Bailey MeCey/ Nevada Sagebrush
UNR students and staff hold photos of the victims of the Parkland shooting during a walkout protest on Wednesday, March 14. Participants sat in silence for 17 minutes to honor the victims and show solidarity with other walkout movements across the country.

To show support for victims of the Parkland shooting and their opposition to gun violence, students at the University of Nevada, Reno, sat in silence during a walkout on Wednesday, March 14.

At noon, nearly 100 students and faculty members took to the steps of the Mathewson-IGT Knowledge Center to partake in 17 minutes of silence in solidarity with the National Walkout. This was just one walk out of thousands nationwide in support of the victims. High Schools, middle schools and universities across the nation spent 17 minutes in silence throughout the day.

The walkout occurred exactly one month after a mass shooting in Parkland, Florida, where 17 students and faculty members of Marjory Stoneman Douglas High were killed. Each minute spent in silence was to remember each of the victims. To make a greater statement, participants also held photos of each of the Parkland shooting victims for the duration of the walkout.

After the 17 minutes came to an end, director of The Center, Araceli Martinez, rose and thanked participants for coming out and showing their support.

Before participants dismantled, student Dwight Cabanilla called for a group hug.

“We just need to spread the love as much as possible,” Cabanilla said.

Sandra Rodriguez, director of the Center for Student Engagement and organizer of the walkout, feels it was her moral duty to show some type of greater support for the victims of these tragic shootings. According to her, it is not acceptable to sit and watch these things happen without taking action.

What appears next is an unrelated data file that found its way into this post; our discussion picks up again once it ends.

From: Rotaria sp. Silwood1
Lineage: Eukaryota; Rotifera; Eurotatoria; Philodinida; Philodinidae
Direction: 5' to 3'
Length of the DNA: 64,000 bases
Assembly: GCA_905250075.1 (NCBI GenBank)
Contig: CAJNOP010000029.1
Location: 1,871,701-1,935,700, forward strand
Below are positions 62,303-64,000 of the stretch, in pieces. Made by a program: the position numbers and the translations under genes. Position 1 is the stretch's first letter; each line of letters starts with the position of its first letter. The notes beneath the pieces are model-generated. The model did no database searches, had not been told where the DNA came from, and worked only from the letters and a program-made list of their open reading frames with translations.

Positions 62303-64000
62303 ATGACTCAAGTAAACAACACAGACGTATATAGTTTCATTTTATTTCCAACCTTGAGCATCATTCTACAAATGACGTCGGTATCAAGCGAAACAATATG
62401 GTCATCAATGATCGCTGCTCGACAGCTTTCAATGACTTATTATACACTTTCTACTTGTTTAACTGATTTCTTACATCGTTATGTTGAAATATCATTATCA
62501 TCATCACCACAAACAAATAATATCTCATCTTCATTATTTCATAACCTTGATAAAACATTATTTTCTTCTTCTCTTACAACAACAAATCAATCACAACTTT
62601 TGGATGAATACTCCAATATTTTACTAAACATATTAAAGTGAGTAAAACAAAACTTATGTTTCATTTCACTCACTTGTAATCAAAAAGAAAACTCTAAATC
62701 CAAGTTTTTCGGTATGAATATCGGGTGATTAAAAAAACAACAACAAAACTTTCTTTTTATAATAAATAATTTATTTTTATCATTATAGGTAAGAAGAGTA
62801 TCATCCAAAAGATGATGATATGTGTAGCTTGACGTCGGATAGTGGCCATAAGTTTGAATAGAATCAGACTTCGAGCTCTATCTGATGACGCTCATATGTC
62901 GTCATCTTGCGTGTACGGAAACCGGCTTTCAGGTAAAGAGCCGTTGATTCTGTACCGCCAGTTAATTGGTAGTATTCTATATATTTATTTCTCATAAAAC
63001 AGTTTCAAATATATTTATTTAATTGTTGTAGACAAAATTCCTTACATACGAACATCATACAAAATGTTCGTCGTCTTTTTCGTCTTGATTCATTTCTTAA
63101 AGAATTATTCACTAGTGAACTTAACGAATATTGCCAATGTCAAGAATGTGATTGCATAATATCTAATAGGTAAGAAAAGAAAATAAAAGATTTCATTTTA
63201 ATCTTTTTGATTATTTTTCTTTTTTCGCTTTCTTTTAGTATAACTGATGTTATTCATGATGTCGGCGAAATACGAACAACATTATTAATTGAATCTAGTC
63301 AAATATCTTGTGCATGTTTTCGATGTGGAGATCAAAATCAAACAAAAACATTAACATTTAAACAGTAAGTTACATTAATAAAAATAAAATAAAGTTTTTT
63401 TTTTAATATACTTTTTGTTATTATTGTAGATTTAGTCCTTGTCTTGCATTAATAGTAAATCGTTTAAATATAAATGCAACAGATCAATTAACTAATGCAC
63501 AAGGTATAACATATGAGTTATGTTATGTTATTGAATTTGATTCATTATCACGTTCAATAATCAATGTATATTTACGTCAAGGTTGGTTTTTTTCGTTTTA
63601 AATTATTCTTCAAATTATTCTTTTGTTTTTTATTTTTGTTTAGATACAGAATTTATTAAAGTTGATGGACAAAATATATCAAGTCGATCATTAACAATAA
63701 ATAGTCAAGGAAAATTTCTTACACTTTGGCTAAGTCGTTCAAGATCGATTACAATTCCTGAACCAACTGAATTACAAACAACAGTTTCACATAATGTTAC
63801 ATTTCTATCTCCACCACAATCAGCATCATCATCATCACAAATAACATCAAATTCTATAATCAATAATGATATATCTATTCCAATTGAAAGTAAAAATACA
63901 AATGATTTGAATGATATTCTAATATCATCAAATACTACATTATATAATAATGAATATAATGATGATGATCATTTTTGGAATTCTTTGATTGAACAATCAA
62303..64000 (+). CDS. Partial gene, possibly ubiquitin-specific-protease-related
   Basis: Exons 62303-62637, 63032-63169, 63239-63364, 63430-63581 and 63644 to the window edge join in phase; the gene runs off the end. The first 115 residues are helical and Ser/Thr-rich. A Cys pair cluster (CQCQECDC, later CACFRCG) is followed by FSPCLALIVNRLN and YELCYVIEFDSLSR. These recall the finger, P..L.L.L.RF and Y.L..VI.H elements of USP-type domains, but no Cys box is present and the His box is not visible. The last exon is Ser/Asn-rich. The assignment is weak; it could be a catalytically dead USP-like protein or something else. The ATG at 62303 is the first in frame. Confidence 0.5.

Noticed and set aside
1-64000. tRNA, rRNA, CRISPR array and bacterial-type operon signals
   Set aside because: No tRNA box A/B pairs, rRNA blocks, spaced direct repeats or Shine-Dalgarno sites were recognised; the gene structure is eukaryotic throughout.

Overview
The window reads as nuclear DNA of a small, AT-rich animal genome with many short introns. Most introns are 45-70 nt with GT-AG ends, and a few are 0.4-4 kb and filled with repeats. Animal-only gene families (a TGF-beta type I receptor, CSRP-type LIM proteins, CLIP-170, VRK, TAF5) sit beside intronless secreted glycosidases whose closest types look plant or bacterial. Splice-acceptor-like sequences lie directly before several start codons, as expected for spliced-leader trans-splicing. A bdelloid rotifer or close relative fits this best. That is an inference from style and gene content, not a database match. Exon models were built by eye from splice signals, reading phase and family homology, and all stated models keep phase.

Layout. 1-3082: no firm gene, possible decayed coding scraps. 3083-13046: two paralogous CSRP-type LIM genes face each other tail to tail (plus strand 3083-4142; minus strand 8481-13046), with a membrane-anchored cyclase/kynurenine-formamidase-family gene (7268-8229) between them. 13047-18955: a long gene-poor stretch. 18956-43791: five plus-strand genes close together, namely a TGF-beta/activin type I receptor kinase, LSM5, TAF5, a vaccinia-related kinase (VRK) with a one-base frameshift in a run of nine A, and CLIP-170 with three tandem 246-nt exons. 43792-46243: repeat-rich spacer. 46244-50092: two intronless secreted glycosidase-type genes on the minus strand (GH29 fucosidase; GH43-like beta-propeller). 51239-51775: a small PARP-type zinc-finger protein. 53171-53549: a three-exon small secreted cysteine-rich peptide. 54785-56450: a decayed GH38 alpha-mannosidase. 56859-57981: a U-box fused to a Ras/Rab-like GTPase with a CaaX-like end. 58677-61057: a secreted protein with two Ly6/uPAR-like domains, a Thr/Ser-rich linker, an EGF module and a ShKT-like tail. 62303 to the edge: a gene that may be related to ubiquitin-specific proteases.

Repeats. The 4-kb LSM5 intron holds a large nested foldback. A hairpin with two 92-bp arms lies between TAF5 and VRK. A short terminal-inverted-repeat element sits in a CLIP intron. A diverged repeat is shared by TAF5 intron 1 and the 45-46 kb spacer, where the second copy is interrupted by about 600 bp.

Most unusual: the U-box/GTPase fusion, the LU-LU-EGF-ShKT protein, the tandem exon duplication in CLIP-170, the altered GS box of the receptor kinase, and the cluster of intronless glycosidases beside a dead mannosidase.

“Every citizen has a responsibility to engage,” Rodriguez said. “We can walk down the street and pick up trash off the sidewalk when we see it and while that may fix that issue, when things happen on a national level we can no longer afford to sit on the couch.”

Rodriguez also feels that planning this event would encourage students to be active members of society, rather than bystanders.

“I believe it is my responsibility as the director of the Center for Student Engagement to show students what it means to be an active participant and how you can make a statement in your own way,” Rodriguez said. “I think today was a great example of how we can take time out of our day to help others in whatever ways we can.”

The turnout was extremely unexpected to the organizers as well.

“Considering we only planned this on Monday afternoon, I think the turnout was fantastic,” Rodriguez said.

Martinez and Rodriguez also said that by planning this event at the university, they were hoping to extend and show their support to K-12 students as well that may have been affected by the tragic events.

“I want the symbol clear to the high school students in Northern Nevada, the rest of Nevada, and the rest of the nation that the rest of the community is thinking of them,” Rodriguez said.

Martinez agrees with Rodriguez and wanted to help K-12 students.

“It’s important to me that all kids feel safe, and I can show both these younger and older kids that they have our support, then I am absolutely going to make that happen,” Martinez said.

Olivia Ali can be reached at and on Twitter @NevadaSagebrush.